[erlang-questions] OT: Please highlight me about JAVA C++ as high level languages just like erlang.

Michael Turner leap@REDACTED
Fri Jan 22 09:02:15 CET 2010

I'd always assumed that the "level" in "high level language" was a
measure of abstraction in some software concept domain, not of
performance or suitability for some particular purpose.  If C is good
when a 16-bit microcontroller is the target, it's because C can get you
quite close to the bare metal, which is how you typically extract the
use-value of such a part.  The *costs* and *risks* of being so close to
bare metal should go without saying -- "close", in this case, means
"almost down to".  (Wasn't it Dennis Ritchie himself who quipped "C
combines the flexibility of assembly language with the power of assembly

Admittedly, this picture is complicated by the metaprogramming aspects of
languages.  Take BLISS -- it was a bare-metal programming language with
a Turing-complete macro facility.  C++ can also be used near bare metal
(indeed, when I taught a course in it I was amused to see how many of my
students were embedded systems developers) but its template syntax
rivals or exceeds the power of BLISS macros and continues to reach

However, one might consider metaprogrammability simply yet another of
several possible domains for a language -- the reflexive one.  I'd say
that Erlang and the LISPs, Smalltalk and some others (even Forth, IIRC)
are higher level than C++ in metaprogrammability, even if C++ is still
relatively high in that way.  Yes, the Boost library provides a kind of
lambda for C++, but only in a way that's so clunky as to clearly not be
a "part of" C++; more an argument for Greenspun's Tenth Law if


On 1/22/2010, "Richard O'Keefe" <ok@REDACTED> wrote:

>On Jan 22, 2010, at 4:26 AM, Angel wrote:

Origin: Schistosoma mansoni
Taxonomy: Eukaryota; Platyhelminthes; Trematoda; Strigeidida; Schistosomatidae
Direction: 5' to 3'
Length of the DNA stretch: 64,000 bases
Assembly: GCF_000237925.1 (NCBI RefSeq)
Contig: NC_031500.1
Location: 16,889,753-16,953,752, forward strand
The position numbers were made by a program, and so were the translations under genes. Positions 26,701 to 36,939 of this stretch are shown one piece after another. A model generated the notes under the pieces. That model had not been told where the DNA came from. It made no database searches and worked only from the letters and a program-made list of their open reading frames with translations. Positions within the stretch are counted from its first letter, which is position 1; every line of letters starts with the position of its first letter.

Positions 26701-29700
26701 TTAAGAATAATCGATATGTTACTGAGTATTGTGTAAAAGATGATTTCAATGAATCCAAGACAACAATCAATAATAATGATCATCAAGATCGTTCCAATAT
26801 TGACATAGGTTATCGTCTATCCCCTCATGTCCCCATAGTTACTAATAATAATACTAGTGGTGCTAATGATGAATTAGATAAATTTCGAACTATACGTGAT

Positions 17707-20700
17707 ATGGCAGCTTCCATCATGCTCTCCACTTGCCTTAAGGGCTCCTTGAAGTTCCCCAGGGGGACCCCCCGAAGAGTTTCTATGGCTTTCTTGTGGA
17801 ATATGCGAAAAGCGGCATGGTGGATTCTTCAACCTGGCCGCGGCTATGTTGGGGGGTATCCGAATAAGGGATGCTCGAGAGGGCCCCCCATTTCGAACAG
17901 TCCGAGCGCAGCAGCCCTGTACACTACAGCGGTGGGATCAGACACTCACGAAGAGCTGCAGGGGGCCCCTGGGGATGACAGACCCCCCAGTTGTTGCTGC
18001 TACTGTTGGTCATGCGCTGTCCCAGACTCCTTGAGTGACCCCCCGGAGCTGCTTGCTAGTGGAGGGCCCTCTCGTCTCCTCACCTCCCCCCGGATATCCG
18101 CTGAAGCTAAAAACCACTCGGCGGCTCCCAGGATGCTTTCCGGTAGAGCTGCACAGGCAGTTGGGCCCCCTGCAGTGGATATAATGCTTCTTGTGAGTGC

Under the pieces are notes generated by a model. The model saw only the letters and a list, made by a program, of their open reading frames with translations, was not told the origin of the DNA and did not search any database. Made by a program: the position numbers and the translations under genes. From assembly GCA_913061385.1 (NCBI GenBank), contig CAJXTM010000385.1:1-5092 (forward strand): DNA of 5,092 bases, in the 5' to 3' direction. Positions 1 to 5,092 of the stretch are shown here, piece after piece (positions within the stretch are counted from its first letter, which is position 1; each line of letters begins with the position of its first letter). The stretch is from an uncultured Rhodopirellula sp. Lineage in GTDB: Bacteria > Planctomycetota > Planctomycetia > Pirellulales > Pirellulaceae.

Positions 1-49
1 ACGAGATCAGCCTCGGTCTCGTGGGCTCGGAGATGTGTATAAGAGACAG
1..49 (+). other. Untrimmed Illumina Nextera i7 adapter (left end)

>> So im really displeased to see everyone still closely tied to the
>> "old classic
>> high level definition". its dificult to place erlang over a plethora
>> of not
>> certainly better languages if all of them are considered equal.
>It doesn't matter what we call them, it's STILL difficult to place
>Erlang amongst a vast range of other languages.
>Erlang isn't even close to APL2 as a notation for matrix calculations.
>APL2 isn't even close to Erlang as a notation for concurrency.
>Neither of them can hold a candle to C as a notation for programming
>16-bit microcontrollers, although one could imagine a derivative of
>Concurrent Pascal that would have been even better.
>There simply isn't a linear ordering.
>The most you can say is that one language is higher level than
>another for certain things.
>Mind you, it is clearly possible to classify some languages as bad
>for any practical purpose.  Intercal, Brainf*ck, and the whitespace
>language spring to mind.
>I recently solved a problem by writing
>  - a data file
>  - an AWK program to compile that into C
>and running the C program.  Doing the whole thing in C would have
>been slow, because it would have been doing at run time decisions
>that were better made at meta-compilation time.
>This kind of thing blurs the "level of a language" idea even
>further.  C on its own: bad.  AWK on its own: worse.  AWK+C: excellent.
>I think it gets us further to say "Language X does this, language Y
>does that, for problem P, what language X does helped me get my
>program working quicker".  The Grand Convergence (where Java and C#
>and Eiffel and others are borrowing ideas from the functional world
>and from each other) means that "language Y is no good because it
>doesn't have feature F" is a permanent truth only for dead languages.
>erlang-questions mailing list. See http://www.erlang.org/faq.html
>erlang-questions (at) erlang.org

More information about the erlang-questions mailing list